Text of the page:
26 June 2015 9.00am — 6.30pm
Lecture Theatre, Weston Library (Map)
A symposium by the Yale Programme in the History of the Book and the Bodleian Libraries Centre for the Study of the Book
Speakers include: Margreta de Grazia (University of Pennsylvania), Arnold Hunt (King’s College, London), Clive Hurst (Bodleian Library), Ivan Lupić (Stanford), Bill Sherman (Victoria & Albert Museum), and Tiffany Stern (Oxford).
Books and manuscripts from the collection of Edmond Malone (1757-1812) arrived at the Bodleian Library in 1821 as a gift made by Malone’s brother Lord Sunderlin. The collection contained many rare or unique copies of early editions of Shakespeare as well as working notes and marginal annotations on his readings of Elizabethan and Jacobean dramatists.
In 1936, the American student James Osborn scrupulously copied Edmond Malone's annotations into his own copy of the 1800 edition of the Works of John Dryden, gathering Malone's reading into his already extensive collection of English manuscripts. In the 1930s, as in the early nineteenth century, Malone's reading continued to define an understanding of evidence in English literary scholarship.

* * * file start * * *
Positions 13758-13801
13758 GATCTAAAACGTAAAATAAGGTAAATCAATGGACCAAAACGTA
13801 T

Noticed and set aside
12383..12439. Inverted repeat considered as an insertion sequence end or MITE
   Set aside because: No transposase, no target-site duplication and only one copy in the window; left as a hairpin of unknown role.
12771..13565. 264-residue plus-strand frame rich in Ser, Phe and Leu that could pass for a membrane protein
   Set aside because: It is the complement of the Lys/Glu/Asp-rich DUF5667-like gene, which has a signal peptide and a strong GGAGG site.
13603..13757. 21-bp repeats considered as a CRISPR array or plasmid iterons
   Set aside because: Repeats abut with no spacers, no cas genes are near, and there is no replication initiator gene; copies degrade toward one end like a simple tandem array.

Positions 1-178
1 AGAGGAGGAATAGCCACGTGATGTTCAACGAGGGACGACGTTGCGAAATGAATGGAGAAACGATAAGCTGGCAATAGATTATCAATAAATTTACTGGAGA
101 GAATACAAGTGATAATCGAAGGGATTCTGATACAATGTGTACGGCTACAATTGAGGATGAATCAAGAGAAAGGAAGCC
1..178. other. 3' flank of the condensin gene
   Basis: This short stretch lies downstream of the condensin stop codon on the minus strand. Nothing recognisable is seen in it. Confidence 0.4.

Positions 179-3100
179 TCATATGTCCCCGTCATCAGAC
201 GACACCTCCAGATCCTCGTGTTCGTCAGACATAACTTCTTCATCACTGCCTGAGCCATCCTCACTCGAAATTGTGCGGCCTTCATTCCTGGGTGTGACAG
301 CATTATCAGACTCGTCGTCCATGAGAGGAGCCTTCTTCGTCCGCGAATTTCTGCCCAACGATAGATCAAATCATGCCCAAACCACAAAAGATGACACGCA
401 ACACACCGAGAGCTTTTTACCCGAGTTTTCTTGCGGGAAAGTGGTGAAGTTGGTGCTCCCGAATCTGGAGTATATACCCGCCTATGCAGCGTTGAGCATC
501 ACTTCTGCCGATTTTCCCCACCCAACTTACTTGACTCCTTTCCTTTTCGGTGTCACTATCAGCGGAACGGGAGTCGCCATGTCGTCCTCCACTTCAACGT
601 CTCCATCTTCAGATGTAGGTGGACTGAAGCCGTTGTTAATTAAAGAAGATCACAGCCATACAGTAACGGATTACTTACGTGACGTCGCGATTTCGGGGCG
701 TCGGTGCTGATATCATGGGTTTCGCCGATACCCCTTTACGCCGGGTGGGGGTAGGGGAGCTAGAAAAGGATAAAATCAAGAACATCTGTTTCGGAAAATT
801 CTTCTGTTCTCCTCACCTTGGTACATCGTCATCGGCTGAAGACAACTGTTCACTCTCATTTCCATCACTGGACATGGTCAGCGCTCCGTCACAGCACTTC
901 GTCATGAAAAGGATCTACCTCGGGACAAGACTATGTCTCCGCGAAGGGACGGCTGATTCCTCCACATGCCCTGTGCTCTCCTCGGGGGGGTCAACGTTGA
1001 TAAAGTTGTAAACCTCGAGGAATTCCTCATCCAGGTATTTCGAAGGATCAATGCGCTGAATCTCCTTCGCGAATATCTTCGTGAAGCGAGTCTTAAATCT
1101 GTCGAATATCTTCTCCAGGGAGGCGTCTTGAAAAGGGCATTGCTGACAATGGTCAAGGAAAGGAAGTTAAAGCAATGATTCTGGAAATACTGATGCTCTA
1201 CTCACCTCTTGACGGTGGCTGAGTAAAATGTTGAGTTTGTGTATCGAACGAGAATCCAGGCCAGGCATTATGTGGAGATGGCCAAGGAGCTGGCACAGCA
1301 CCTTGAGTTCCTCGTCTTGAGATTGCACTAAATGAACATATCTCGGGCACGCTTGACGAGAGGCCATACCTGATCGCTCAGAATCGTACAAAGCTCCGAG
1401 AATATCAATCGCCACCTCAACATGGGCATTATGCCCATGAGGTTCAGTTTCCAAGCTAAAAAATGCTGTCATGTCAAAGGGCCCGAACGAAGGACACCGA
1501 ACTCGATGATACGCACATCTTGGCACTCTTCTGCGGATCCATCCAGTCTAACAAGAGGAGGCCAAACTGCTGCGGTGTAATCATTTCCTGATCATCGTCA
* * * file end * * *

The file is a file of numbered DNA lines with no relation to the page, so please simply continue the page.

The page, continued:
This symposium examines the lives and afterlives of Malone's readings of English Literature, appreciating the long influence of Malone's critical perspective on those who agreed and disagreed with him. It takes as a particular focus Malone's influence on the development of fields such as the study of Shakespeare and the definitions of evidence and persuasive evidence which he put forth.
Organizers: Stephen Bernard (University College, Oxford), Alexandra Franklin (Bodleian Library, Oxford), Kathryn James (Beinecke Library, Yale), and David Scott Kastan (Department of English, Yale).
This event is free but places are limited so please complete our booking form to reserve tickets in advance.Conferences & symposia; Free events